"The View" co-host Meghan McCain revealed in a New York Times op-ed that she had briefly been pregnant and experienced a miscarriage just weeks ago. McCain said she decided to publicize the situation so that other women who miscarry don't feel like they're alone or have to hide.
"Miscarriage is a pain too often unacknowledged. Yet it is real, and what we have lost is real. We feel sorrow and we weep because our babies were real," McCain wrote. "They were conceived, and they lived, fully human and fully ours — and then they died. We deserve the opportunity to speak openly of them, to share what they were and to mourn. More important, they deserve to be spoken of, shared and mourned. These children, shockingly small, shockingly helpless, entirely the work of our love and our humanity, are children."
McCain described the process of learning she was pregnant and going through all the thoughts and concerns expecting parents have about their future and what it will be like. And she also describes the immense and sometimes overwhelming shame and guilt that the miscarriage brought.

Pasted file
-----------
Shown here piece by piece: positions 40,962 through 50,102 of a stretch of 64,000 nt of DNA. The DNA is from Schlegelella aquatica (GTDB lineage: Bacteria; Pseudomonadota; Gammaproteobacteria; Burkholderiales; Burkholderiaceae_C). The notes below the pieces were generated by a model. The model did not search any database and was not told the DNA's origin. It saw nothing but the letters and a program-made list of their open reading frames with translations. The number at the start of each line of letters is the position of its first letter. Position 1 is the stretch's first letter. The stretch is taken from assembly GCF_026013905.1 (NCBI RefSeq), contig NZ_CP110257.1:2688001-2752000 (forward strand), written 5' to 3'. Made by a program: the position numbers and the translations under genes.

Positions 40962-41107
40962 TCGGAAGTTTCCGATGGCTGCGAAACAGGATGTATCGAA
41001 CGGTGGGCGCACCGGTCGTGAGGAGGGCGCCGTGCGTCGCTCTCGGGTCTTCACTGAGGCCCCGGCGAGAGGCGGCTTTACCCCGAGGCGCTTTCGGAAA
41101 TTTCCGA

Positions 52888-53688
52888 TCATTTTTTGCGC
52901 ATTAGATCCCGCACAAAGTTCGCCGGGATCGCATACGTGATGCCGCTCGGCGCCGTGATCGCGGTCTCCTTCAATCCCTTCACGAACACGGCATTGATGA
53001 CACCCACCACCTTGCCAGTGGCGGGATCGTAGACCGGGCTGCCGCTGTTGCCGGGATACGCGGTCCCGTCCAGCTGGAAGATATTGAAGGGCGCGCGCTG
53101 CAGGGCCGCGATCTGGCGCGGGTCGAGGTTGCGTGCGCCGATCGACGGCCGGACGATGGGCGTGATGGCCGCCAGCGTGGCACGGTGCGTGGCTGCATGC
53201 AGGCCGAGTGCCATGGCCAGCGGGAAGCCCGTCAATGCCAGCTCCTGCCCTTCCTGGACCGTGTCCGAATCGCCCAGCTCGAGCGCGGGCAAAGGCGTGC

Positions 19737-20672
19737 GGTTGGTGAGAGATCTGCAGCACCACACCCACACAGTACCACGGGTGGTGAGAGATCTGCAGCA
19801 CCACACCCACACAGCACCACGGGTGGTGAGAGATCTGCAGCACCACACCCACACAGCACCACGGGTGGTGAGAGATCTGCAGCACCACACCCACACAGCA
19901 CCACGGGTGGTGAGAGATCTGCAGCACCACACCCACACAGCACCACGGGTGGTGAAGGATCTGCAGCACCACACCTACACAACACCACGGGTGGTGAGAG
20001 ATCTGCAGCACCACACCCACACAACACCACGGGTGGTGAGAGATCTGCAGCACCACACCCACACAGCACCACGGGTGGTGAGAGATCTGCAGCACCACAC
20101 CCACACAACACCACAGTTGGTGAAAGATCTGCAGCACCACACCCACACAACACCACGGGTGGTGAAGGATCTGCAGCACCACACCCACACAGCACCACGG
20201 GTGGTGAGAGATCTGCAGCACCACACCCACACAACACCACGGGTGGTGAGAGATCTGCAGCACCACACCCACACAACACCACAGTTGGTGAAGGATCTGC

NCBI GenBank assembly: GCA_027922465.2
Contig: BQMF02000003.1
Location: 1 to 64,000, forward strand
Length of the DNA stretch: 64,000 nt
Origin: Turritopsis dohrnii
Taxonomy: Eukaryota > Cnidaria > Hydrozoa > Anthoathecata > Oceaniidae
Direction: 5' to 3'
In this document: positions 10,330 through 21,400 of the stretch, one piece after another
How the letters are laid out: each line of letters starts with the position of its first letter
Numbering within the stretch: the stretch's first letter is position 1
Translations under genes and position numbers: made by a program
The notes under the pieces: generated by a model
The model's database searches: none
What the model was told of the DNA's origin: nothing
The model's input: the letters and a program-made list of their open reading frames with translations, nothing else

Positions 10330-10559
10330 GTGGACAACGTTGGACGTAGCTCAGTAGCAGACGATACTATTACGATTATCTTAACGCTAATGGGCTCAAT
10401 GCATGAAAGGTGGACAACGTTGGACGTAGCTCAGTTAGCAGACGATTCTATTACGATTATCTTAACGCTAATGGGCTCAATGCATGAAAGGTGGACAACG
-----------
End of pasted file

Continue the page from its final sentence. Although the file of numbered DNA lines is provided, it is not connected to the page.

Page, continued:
"I blamed myself. Perhaps it was wrong of me to choose to be a professional woman, working in a high-pressure, high-visibility, high-stress field, still bearing the burden of the recent loss of my father and facing on top of that the arrows that come with public life," McCain wrote. "This is not a complaint. This is reality. I blamed my age, I blamed my personality. I blamed everything and anything a person could think of, and what followed was a deep opening of shame."
Miscarriage is tragically common, with as many as half of all pregnancies and 25 percent of all recognized pregnancies ending in miscarriage. McCain said she, and surely many other women, experience those miscarriages as mothers losing children.
"I have love for all the women who, like me, were briefly in the sisterhood of motherhood, hoping, praying and nursing joy within us, until the day the joy was over," McCain wrote. "You are not alone."